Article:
“I came out better on the other side.”
The experiences of three Eagles illustrate the ways student formation—the kind that equips students not just with useful knowledge, but also a profound understanding of how to live— extends beyond the classroom, beyond campus, to every facet of life at the University.
Tuesday mornings, Delaney Coyne ’23 wakes in the marrow of the night and gathers herself for another day with the unhoused guests of St. Francis House. Quiet footfalls her only company across an empty Lower Campus, she hunches through the stubborn cold to greet the Green Line’s first train from Boston College. Eventually—after a predictably unpredictable MBTA delay—the train screeches to life and carries her to Boylston Street as the sun creeps over Commonwealth Avenue.
In her final semester at BC, Delaney relishes this time each week. As difficult as it is to wake up on time, it’s a deeply centering ritual. Some days find her in the kitchen cleaning dishes or rolling yarn into balls so guests can knit themselves gloves or a hat. Other times, she just sits and talks with the guests of St. Francis House, listening to their stories and lending a sympathetic ear to people who are frequently regarded as little more than an obstacle on the sidewalk. “Society often sees the poor as just their material needs, rather than full people. They’re reduced to a list of things that need to be done for them, instead of people who deserve to express themselves, live in community, and lead full lives,” she says.
Often, her role as a team leader calls her to mentor students volunteering at St. Francis House for the first time. It can be jarring for otherwise sheltered students to see the realities of poverty and homelessness laid so bare.
Delaney meets them in that discomfort, encouraging them to confront it. “These issues shouldn’t make you comfortable,” she says.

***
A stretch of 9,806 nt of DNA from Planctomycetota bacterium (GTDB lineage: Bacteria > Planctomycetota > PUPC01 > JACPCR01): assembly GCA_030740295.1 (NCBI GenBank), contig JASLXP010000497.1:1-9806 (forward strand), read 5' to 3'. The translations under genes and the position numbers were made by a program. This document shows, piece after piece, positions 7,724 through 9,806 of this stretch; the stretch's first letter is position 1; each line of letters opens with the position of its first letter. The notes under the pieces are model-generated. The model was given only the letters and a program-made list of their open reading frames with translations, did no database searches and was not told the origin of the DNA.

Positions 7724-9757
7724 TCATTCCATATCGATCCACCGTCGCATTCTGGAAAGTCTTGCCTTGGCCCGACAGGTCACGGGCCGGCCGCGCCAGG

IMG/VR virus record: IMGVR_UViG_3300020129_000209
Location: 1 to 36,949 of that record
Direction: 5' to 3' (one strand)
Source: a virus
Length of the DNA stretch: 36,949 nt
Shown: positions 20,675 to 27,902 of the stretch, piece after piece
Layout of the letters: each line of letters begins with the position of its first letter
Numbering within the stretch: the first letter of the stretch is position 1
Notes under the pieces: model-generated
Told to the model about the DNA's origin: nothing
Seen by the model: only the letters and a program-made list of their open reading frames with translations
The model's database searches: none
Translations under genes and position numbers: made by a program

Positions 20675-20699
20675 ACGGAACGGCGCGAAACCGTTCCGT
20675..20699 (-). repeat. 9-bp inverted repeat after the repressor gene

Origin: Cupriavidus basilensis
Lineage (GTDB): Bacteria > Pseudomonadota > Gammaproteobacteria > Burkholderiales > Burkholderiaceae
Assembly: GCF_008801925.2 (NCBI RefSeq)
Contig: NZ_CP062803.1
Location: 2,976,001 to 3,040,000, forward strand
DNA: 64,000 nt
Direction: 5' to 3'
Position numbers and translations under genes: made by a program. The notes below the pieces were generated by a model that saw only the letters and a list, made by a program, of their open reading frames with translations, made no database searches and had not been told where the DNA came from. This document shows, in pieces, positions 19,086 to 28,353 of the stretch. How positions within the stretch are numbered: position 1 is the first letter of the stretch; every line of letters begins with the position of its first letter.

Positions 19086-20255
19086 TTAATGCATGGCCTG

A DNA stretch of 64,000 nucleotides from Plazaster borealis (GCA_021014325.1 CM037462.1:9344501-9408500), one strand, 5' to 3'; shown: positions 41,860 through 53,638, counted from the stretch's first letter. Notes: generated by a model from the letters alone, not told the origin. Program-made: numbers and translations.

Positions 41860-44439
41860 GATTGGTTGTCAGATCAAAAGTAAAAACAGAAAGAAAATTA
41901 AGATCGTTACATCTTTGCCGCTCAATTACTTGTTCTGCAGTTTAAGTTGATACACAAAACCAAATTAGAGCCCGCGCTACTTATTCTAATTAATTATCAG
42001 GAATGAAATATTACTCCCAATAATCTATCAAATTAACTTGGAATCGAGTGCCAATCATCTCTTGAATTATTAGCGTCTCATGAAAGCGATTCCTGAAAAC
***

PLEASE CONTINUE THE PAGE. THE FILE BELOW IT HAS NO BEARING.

Some 1,300 miles away from Chestnut Hill, Taji Johnson ’24 tightens his shoes in preparation for a long day of walking. One lace after the other, the wide receiver threads his sneakers as snug as he would his football cleats before a game at Alumni Stadium.
It is July 2022 in Selma, Alabama, the humidity heavy in the air as a dirge. Flanked by a delegation of Eagles and student-athletes from other Atlantic Coast Conference (ACC) schools, Taji is here representing Boston College for the league’s social justice platform, ACC Unite. A Meier Scholar, Schoen Memorial Scholar, and New Balance BC Student-Athlete, Taji is a tireless advocate for social justice at the Heights and beyond, and this is only the beginning of his journey.
One foot after the other, he steps across the Edmund Pettus Bridge, following the path marched by his heroes nearly 60 years ago. Much has changed since that fateful “Bloody Sunday” in 1965. There’s much work left; you’ll find Taji in the thick of it.
When the leaves turn in Central Massachusetts, they change like a performer switching outfits before an encore—a flurry of wind, a swell of color. A river runs through the retreat grounds where Chloe Chaple ’25 and 150 other BC women in the Ascend program meet to decompress and escape the anxieties of college life.
Her first year at the Heights was a grueling one, marked with isolation and loss. Already prone to a measure of social anxiety as well as mental illness when the weather turns, she suffered a concussion and a prolonged bout with COVID-19 in her first winter away from her home in Westport, Connecticut. A loss in her family compounded her suffering, and Chloe knew she needed help in the form of community.
Here in Charlton, she’ll walk with mentors along leaf-laden trails, laugh with first-year women she might not have otherwise met, and hear upperclasswomen who used to intimidate her share stories about their own struggles. An hour’s drive from the Heights, this is the place she’ll find a home at BC.
[Serving with 4Boston has] been a great way of reminding me why I’m getting my education and whom it should ultimately serve.”
—DELANEY COYNE ’23
Back in Boston, Delaney’s served for four years with 4Boston, BC’s largest weekly service organization, wherein students volunteer with community partners for several hours a week in the areas of social service, healthcare, or education. Run by Campus Ministry, 4Boston’s pillars of community, spirituality, and social justice align well with her dual majors in theology and international studies.